Challenges Facing TV Industry Are Large
I’ve said it before and I’ll say it again: TV will continue to be a major marketing and entertainment tool long into the future. However, the challenge facing the industry is what to do in light of declining numbers and revenue. A recently released McKinsey study (via Ad Age) states by 2010, traditional TV advertising will only be one-third as effective as it was in 1990. If a television commercial only costs you one-third as much as it did back then, that might not be a problem, but that isn’t the case. Effectiveness is declining and television advertising costs are going up: that can’t continue. The study says over the last decade there has been a 50 percent drop in viewers while prime-time rates have increased by 40 percent. Advertisers (and their agencies) see the writing on the wall, and the demand for television advertising is weakening.
The Ad Age story also cites a Forrester research report that was discussed in a recent post here. That report confirms people in the 18-26 age group are leaving television in favor of more time online. If this trend continues, it doesn’t bode well for the future of TV’s advertising revenues. Some in the television industry are trying to use the online trend in their favor. CBS just announced they will be simulcasting their evening news on TV and the Web.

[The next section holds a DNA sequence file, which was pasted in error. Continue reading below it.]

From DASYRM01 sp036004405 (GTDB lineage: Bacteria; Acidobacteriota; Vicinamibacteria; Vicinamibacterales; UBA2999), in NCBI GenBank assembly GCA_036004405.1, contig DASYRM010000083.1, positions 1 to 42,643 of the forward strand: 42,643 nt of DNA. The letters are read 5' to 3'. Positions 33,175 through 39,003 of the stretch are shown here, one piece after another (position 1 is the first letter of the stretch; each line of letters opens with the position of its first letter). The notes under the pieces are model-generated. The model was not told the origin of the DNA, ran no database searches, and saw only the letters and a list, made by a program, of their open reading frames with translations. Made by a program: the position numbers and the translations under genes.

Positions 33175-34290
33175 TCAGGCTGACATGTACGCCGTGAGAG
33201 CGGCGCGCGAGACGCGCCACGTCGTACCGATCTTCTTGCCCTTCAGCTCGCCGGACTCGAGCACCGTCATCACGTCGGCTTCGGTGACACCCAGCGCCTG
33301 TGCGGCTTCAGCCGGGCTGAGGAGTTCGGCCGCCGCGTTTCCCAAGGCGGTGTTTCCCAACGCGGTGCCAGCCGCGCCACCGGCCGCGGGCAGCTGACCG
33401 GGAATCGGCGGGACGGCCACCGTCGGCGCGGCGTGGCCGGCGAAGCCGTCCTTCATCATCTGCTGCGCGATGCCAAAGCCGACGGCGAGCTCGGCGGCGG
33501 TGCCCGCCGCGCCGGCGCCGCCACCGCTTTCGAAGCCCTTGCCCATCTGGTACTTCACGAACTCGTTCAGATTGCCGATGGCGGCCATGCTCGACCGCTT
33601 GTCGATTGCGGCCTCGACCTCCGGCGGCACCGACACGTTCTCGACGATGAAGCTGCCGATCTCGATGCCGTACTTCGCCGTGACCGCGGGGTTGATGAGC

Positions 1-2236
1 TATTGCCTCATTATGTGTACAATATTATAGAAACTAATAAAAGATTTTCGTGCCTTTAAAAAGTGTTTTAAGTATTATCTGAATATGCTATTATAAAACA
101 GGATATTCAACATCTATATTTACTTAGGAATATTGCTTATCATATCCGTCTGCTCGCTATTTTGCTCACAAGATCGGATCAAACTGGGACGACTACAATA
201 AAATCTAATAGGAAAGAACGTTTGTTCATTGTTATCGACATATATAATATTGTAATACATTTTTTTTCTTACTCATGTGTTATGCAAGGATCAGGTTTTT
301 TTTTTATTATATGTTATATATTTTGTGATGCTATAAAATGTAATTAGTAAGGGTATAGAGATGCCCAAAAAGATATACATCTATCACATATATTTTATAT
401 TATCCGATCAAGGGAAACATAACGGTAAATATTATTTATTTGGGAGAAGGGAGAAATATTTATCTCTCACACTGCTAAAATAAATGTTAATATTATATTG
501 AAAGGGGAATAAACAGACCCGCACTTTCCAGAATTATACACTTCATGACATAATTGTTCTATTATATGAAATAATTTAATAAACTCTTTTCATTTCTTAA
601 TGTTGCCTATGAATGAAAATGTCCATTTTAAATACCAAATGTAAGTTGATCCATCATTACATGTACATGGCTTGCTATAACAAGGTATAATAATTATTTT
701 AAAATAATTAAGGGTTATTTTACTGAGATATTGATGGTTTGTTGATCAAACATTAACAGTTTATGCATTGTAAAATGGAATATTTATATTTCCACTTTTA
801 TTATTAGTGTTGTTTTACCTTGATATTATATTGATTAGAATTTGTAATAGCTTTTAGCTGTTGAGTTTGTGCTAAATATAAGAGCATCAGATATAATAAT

It will be interesting to see how much more television programming will become available on the Web in real time or archival format. Unfortunately, this approach is treating the symptoms—not the cause of the audience exodus. The bigger question that still looms is how the television industry will reconcile the growing dichotomy presented by rising ad rates and declining viewership.